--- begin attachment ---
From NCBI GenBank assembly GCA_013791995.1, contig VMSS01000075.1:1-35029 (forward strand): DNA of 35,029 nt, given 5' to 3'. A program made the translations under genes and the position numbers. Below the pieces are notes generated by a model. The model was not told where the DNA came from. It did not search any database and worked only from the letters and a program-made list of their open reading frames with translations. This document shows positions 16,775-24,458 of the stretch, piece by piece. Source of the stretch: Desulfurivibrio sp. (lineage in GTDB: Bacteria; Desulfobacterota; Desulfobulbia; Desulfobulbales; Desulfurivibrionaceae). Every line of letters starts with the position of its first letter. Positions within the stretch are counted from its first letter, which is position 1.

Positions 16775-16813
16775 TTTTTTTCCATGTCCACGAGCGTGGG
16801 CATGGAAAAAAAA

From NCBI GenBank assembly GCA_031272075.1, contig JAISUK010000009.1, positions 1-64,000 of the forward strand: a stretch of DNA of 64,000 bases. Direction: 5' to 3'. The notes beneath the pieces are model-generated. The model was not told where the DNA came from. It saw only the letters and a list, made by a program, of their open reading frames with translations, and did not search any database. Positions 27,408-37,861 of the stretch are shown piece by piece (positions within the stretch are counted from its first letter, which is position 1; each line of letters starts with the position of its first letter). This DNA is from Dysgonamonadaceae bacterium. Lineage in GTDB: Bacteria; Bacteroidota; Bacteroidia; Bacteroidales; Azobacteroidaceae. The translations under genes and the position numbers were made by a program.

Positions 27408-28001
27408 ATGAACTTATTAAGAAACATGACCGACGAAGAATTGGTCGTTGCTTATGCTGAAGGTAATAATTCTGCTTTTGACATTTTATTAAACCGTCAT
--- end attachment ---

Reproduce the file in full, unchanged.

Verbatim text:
From NCBI GenBank assembly GCA_013791995.1, contig VMSS01000075.1:1-35029 (forward strand): DNA of 35,029 nt, given 5' to 3'. A program made the translations under genes and the position numbers. Below the pieces are notes generated by a model. The model was not told where the DNA came from. It did not search any database and worked only from the letters and a program-made list of their open reading frames with translations. This document shows positions 16,775-24,458 of the stretch, piece by piece. Source of the stretch: Desulfurivibrio sp. (lineage in GTDB: Bacteria; Desulfobacterota; Desulfobulbia; Desulfobulbales; Desulfurivibrionaceae). Every line of letters starts with the position of its first letter. Positions within the stretch are counted from its first letter, which is position 1.

Positions 16775-16813
16775 TTTTTTTCCATGTCCACGAGCGTGGG
16801 CATGGAAAAAAAA

From NCBI GenBank assembly GCA_031272075.1, contig JAISUK010000009.1, positions 1-64,000 of the forward strand: a stretch of DNA of 64,000 bases. Direction: 5' to 3'. The notes beneath the pieces are model-generated. The model was not told where the DNA came from. It saw only the letters and a list, made by a program, of their open reading frames with translations, and did not search any database. Positions 27,408-37,861 of the stretch are shown piece by piece (positions within the stretch are counted from its first letter, which is position 1; each line of letters starts with the position of its first letter). This DNA is from Dysgonamonadaceae bacterium. Lineage in GTDB: Bacteria; Bacteroidota; Bacteroidia; Bacteroidales; Azobacteroidaceae. The translations under genes and the position numbers were made by a program.

Positions 27408-28001
27408 ATGAACTTATTAAGAAACATGACCGACGAAGAATTGGTCGTTGCTTATGCTGAAGGTAATAATTCTGCTTTTGACATTTTATTAAACCGTCAT